Analysis and calculations

GFR was determined as the clearance of 3H–inulin (NEN, Boston, MA, USA). For this purpose, 2.5 mCi of this tracer was added to each millilitre of the saline that was infused to cover fluid losses. The radioactivity of 3H–inulin in collected plasma and urine samples were measured by liquid scintillation technique.

In series I, the RBF was analysed by Ficks principle by dividing the urinary excretion of inulin with its arteriovenous concentration difference. In order to sample renal venous blood, the renal vein was catheterised with a silicon tube with an outer diameter of 1 mm. This flexible tubing was introduced via a hole in the vein first made by a steel cannula. Ten minutes after puncture, the cannula was withdrawn without any blood loss and replaced with the silicon catheter [1].

In series II, RBF was measured continuously with an ultrasonic flow probe (1RB/T206, Transonic Systems Inc., Ithaca, NY, USA) that was placed around the left renal vein. From these data, the renal vascular resistance under the various conditions was calculated: Experimental data were utilised to calculate vascular conductance (C) since the error in the determination of RBF is generally larger than that of pressures. An error in the very low blood flows recorded at lesser pressures will result in a very large error in the renal vascular resistance (RVR), ΔP/ΔRBF. In the determination of C, on the other hand, the percentage error in C will be the same as that in blood flow. C was calculated by dividing the RBF by the renal perfusion pressure. The latter was obtained as mean arterial pressure (MAP) minus critical closing pressure. RVR was then assessed as the reciprocal of this conductance (RVR = 1/C). Continued discussion will be based on resistance in that it is easy to comprehend and because resistances can be added in order to obtain the total resistance.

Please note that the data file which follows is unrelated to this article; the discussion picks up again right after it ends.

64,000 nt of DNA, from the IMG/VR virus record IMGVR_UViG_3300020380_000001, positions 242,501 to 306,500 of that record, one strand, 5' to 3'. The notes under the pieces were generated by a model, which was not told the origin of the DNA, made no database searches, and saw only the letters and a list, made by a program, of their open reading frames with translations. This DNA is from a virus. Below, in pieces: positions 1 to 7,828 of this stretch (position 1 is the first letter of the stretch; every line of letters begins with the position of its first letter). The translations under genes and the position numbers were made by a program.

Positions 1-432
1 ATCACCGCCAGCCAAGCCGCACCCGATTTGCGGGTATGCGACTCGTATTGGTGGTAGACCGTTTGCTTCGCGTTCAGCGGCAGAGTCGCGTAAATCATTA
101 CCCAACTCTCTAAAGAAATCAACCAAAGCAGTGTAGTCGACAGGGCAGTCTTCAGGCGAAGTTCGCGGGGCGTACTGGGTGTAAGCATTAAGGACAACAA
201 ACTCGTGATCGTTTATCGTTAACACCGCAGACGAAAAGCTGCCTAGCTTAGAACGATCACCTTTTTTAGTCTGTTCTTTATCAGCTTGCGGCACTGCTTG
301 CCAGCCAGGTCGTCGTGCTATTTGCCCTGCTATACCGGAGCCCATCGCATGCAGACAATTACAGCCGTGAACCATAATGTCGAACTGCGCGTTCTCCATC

Critical closing pressure

A certain perfusion pressure is needed to open up and commence blood flow through an organ, e.g. the renal vasculature. The renal interstitial pressure may not be, as for other organs, an equivalent to the intraabdominal pressure (IAP) [21] below which organ perfusion ceases to occur. The abdominal perfusion pressure is considered the difference between the mean arterial blood pressure (MAP) and IAP. Concerning the kidneys, however, it has previously been shown that the pressure in the small intrarenal veins is about 10 mmHg higher than in the extrarenal veins [20]. Thus, best estimate for the closing pressure was used, i.e. the point of intersection by the ascending limb of the autoregulatory curve of the x-axis. These curves crossed at 10 mmHg (Figs. 1 and 2a).